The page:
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MIP: Designing an App

One of the things that has come up when discussing sound walks and headphones  with a few friends and colleagues is the additional sounds people claim that they are able to pick up on when they listen to the sounds of the city via a microphone and headphones as opposed to without such technology. I thought this was quite interesting, given my interest in the brain and its processing of stimuli. It reminded me of some reading I’d done on ‘the cocktail party’ effect, ie, the brain’s ability to interpret various audio signals, filtering out those that might be deemed extraneous to the situation. This can be observed in people’s ability to focus on one conversation over a many in a crowded noisy room, hence its name. Somehow, the sense of disassociation that accompanies listening to the world via a microphone and headphones seems to negate this particular ability.

When looking at urban and suburban audio, the effect is similar. Without this cognitive ability, the urban soundscape would likely be unbearable due to the chaotic noise. In  A New Sense of City Through Hearing and Sound,  Eva Kekou and Matteo Marangoni discuss the chaos of urban sound.

There is a paradox between the fact that cities are highly structured spaces in which almost everything one senses has been processed through a human brain to be orderly, and the fact that interactions therein are far too complex to be controlled.

I wanted to design a technology that somehow worked as an artificial, controllable form of this inherent audio filtering ability. Using the mobile application template, I thought about designing a way of running the phone microphone input via a number of variable audio filters. The audio would then be fed out of the phones 3.5mm audio output to headphones. This technology would not be particularly difficult to design and implement, given Pure Data’s compatability with a number of mobile devices.

This has a couple of applications: firstly, as a more socially beneficial way, this technology could be adapted for use in dealing with various audio/noise issues. In another discussion with a colleague who had suffered a stroke, I was told that since then he finds it incredibly difficult to focus on sound: often conversation can be difficult when there are several sources of sound in the area, as he finds it impossible to concentrate. I thought this application could be quite helpful, enabling him to potentially filter out those undesired noises. The second use, a little more creative, is as a filter for use in an instrument, a sort of ambient subtractive synthesiser. I feel that this could make for an interesting piece of technology that could be used as a way of providing a fresh perspective of the city soundscape.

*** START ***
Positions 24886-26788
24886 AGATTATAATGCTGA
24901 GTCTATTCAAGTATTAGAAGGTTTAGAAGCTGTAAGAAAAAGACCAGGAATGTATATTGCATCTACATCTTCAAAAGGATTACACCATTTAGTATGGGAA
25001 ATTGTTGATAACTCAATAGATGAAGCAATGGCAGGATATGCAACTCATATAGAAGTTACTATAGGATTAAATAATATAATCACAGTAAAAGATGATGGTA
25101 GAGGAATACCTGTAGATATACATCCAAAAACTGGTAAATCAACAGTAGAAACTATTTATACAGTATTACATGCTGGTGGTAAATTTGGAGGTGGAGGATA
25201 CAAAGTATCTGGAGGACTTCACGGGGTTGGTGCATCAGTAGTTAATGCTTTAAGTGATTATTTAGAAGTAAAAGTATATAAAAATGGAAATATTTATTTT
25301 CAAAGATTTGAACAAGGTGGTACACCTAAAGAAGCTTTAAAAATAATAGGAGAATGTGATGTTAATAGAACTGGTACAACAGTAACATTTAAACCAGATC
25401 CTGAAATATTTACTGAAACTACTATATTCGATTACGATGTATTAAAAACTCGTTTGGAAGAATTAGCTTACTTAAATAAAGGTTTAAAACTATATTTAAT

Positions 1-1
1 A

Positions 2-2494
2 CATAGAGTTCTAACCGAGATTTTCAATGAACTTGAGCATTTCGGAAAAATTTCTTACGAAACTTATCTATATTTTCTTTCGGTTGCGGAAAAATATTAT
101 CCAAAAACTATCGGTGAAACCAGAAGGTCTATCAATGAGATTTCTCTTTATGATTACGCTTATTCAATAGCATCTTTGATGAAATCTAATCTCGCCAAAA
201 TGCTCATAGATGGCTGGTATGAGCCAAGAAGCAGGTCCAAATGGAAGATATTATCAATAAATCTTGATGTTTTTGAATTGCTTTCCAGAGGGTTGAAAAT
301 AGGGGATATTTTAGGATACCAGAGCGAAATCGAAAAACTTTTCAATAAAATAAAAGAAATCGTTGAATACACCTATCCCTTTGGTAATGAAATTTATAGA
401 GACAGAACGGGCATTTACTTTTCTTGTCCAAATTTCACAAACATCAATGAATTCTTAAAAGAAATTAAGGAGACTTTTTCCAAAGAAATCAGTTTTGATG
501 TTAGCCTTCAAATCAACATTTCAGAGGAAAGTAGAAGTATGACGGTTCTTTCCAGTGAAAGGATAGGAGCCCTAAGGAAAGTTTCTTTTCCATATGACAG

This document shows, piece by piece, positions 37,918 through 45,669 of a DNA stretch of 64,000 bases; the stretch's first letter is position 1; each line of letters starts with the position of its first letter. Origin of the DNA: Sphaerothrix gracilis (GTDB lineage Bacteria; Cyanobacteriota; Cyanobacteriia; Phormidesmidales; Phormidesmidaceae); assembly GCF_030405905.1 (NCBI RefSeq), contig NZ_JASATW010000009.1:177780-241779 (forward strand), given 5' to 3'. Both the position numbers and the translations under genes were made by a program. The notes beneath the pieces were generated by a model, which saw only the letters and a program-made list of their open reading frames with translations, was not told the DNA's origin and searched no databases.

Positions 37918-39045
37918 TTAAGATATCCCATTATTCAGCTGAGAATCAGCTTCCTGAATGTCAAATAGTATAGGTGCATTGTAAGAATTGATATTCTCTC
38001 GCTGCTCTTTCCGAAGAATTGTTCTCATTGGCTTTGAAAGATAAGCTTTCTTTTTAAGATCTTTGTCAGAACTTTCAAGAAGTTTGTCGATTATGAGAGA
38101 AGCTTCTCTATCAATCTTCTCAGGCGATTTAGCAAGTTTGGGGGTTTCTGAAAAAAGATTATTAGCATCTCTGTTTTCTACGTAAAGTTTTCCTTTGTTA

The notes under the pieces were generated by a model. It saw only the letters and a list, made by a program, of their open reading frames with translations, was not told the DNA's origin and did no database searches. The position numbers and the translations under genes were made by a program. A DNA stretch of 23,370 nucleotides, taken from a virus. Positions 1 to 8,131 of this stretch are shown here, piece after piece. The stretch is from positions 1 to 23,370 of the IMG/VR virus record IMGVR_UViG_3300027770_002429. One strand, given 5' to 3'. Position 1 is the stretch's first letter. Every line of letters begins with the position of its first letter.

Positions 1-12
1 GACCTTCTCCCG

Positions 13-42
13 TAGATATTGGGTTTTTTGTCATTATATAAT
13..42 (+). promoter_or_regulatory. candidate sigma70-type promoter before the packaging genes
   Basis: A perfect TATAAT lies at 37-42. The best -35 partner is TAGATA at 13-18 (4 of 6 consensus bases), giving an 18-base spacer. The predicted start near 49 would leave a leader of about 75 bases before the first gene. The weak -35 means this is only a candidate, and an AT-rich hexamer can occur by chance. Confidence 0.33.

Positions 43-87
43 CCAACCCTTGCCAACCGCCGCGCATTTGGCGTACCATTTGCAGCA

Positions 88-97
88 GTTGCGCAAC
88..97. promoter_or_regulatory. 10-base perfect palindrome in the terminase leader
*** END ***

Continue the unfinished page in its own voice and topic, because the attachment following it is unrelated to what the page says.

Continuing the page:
MIP: Work By Another Artist

I was really interested in the Kittler reading, particularly the section referring to transport networks and infrastructure as systems for the flow of information. Given Newcastle’s metropolitan design and busy traffic, the city can almost be seem as being at the centre of a massive communication network, This can be seen in the extreme business of the Tyne Bridge during the rush hour commute. At times it has taken me nearly an hour to get across that bridge in a car.

I wanted to bring the work of Jodi Rose and her Singing Bridges to the class. The project outline introduces the concept:

“‘Singing bridges’ is a sonic sculpture, playing the cables of stay-cabled and suspension bridges as musical instruments. To create this work I will amplify and record the sound of bridge cables around the world. Listening in to the secret voice of bridges as the inaudible vibrations in the cables are translated into sound.'”

I thought this idea was really interesting, as it was a new way of using the noise of some of the most architecturally impressive structures humanity has ever designed. Bridges serve as the linking points in Kittler’s urban information network, the connectors in the circuit. A byproduct of this is the extreme levels of noise. This applies to bridges, as well as many other points within the transport network. I have had the fortune in my time in Newcastle to live in the ground floor flat, next to a Number 1 route bus stop, and some of the noises when the bus is idling at the stop are incredible. The walls of the flat filter out much of the higher end engine ‘chug’, however, there is a powerful, strangely warm rumble that can be heard and felt to some degree in the walls.